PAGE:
Need help navigating the MBTA?
There’s an app for that. In fact, there are dozens of third-party apps for the Boston transit system alone, all with different features and levels of user-friendliness. While commuters may be familiar with the See Say public safety app from the MBTA police, so far the transit agency has taken a back seat when it comes to endorsing a specific travel app.
But all of that is about to change: The MBTA launched a contest last July aimed at identifying a winning app that would become the agency’s official mobile tool.
“While this array of [app] options allows the dedicated user to find the one that’s right for them, for many riders the proliferation of single-purpose apps can lead to confusion and does not always meet the T’s goal for a seamless customer service,” a statement announcing the contest said. “A single prominently endorsed app can provide a tremendous improvement in customer experience.”
The four finalists announced earlier this month — Moovel, Moovit, Swiftly and Transit — are all available to download for free on either iPhones or Androids. Here are some pros and cons of each:
Based in Germany, Moovel is known in that country for being the first app to offer riders the ability to buy e-tickets they could use on local transit systems.
It’s not clear if that feature will be available at some point in the future for Boston, but there are other features worth a look: Moovel is intuitive, opening up with your real-time GPS location on a Google Map layout, and featuring pins identifying all the nearest transit stops, including bus stations.
There were few unique features included in this app, though its ease of use is a definite plus.
Moovit, based in Israel, boasts that it is the most popular transit app in the world, announcing in January that it serviced 28 million people in 700 cities in 58 countries.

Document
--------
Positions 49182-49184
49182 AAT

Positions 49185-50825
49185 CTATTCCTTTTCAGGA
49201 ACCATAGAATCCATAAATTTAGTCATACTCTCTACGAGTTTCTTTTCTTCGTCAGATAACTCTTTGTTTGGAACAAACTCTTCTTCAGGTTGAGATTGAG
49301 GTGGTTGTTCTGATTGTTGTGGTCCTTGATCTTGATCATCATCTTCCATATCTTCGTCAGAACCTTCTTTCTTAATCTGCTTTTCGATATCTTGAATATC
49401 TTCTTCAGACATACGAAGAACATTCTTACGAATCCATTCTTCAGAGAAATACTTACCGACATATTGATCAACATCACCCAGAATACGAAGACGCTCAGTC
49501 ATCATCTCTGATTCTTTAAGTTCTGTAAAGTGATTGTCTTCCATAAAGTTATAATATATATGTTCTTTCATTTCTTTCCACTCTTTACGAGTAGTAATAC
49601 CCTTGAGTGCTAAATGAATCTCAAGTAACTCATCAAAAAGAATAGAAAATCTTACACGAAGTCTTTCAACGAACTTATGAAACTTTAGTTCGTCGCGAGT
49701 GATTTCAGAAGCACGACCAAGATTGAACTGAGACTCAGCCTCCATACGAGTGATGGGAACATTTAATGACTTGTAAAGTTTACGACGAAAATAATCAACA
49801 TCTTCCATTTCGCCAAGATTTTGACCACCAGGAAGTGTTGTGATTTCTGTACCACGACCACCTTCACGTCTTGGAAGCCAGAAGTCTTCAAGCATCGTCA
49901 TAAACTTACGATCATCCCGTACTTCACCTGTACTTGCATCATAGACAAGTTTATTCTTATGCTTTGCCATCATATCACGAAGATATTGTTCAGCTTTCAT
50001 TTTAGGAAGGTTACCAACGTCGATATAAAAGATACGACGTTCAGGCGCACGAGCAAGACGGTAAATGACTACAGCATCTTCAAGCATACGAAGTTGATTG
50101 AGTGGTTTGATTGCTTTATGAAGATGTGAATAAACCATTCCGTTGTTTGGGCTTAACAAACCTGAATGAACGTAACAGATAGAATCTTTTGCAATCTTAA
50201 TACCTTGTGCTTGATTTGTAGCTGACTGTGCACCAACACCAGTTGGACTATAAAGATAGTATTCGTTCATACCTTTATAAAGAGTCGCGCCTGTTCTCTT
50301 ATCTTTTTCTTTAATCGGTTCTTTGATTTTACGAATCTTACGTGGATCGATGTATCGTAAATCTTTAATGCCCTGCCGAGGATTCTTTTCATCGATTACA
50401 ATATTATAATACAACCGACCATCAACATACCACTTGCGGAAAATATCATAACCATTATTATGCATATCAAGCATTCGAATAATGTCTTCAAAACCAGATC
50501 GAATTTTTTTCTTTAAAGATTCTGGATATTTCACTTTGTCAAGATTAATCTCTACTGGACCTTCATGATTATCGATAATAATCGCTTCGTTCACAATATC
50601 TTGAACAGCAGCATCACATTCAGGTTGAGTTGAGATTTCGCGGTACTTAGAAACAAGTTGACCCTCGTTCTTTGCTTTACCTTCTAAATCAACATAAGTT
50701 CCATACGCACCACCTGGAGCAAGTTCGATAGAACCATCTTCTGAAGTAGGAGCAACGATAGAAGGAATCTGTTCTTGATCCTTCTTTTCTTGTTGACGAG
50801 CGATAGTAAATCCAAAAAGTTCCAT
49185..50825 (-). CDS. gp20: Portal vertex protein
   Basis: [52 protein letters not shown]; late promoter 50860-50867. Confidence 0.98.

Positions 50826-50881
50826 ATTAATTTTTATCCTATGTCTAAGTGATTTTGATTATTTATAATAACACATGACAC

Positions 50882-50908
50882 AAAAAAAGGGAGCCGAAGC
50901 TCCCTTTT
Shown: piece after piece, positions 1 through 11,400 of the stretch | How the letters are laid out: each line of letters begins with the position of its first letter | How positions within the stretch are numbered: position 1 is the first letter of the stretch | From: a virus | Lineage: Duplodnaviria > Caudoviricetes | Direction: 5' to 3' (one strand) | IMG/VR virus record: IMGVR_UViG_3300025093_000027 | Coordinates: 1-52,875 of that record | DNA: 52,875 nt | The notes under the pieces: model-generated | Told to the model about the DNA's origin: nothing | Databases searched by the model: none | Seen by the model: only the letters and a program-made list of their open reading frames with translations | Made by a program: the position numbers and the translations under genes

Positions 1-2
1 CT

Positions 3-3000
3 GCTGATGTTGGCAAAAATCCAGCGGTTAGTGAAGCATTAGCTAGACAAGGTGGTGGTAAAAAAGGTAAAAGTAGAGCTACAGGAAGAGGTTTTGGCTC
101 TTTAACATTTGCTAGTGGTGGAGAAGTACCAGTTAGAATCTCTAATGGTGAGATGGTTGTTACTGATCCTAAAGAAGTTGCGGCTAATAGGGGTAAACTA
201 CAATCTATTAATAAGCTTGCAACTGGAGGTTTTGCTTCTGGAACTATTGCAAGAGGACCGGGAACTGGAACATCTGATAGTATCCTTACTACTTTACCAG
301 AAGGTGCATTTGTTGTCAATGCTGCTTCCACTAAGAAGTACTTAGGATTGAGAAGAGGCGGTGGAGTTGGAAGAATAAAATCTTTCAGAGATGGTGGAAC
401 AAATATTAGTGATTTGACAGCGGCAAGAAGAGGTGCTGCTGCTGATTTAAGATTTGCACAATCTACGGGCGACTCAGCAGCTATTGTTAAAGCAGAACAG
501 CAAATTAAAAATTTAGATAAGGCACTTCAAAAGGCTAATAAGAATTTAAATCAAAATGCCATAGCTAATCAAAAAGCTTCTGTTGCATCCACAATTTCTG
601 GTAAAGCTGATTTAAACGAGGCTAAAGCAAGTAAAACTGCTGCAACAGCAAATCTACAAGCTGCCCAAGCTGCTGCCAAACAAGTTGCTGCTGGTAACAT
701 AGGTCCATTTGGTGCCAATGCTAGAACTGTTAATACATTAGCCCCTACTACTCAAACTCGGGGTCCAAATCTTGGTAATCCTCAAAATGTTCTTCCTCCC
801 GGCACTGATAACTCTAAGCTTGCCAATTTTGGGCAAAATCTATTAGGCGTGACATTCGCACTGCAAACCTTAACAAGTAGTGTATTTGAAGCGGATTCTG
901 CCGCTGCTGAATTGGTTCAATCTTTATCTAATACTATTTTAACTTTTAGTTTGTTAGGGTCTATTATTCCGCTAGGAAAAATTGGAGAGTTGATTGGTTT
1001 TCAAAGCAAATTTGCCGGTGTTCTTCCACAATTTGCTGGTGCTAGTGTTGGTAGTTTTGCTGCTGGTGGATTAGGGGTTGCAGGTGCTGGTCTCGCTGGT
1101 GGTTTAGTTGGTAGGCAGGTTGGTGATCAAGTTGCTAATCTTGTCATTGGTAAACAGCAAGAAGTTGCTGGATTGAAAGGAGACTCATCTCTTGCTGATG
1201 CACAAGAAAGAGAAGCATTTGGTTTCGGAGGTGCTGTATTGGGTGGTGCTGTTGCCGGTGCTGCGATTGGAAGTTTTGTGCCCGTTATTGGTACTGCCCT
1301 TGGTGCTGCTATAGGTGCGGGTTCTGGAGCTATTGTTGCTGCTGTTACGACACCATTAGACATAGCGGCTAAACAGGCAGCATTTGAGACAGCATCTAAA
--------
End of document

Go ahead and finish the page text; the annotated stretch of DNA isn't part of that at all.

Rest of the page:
The app offers standard features like schedules, real-time arrival information and directions, but a unique offering is its “live ride” function: Activated by a user, the app begins to stream real-time information the company uses to calculate arrival times. It also allows the app to help you out, by sending you a ping to notify when you are approaching your stop.
Another cool feature? The app’s “best way today” function, which, based on prevailing traffic conditions, calculates your fastest route to work or home and automatically sends it to your phone when it’s time to go.
Swiftly’s big sell is its second-by-second countdown of real-time bus and train arrival estimates, which the company says are often accurate within a minute — not bad when you are trying to catch one of the MBTA’s sometimes elusive buses.
The app’s directions feature not only offers estimates for the cost of transportation — including Uber — but the caloric output of, say, walking or biking to your destination instead.
Transit’s design is the most minimalist of the four, but it is pretty: its bright colors and cool-looking fonts give the app a very polished and straightforward feel.
The app opens with a map interface and a series of transit stops, ranked by their distance from you, though it would be helpful if the stops were laid out on the map as well — riders need to click on a bus stop before the app will indicate where it is on a map.
Transit also offers notifications that you’re approaching your stop, and calendar integration that allows the app to assume that you’ll want directions to a scheduled appointment.
The MBTA will announce the winner on Sept. 6.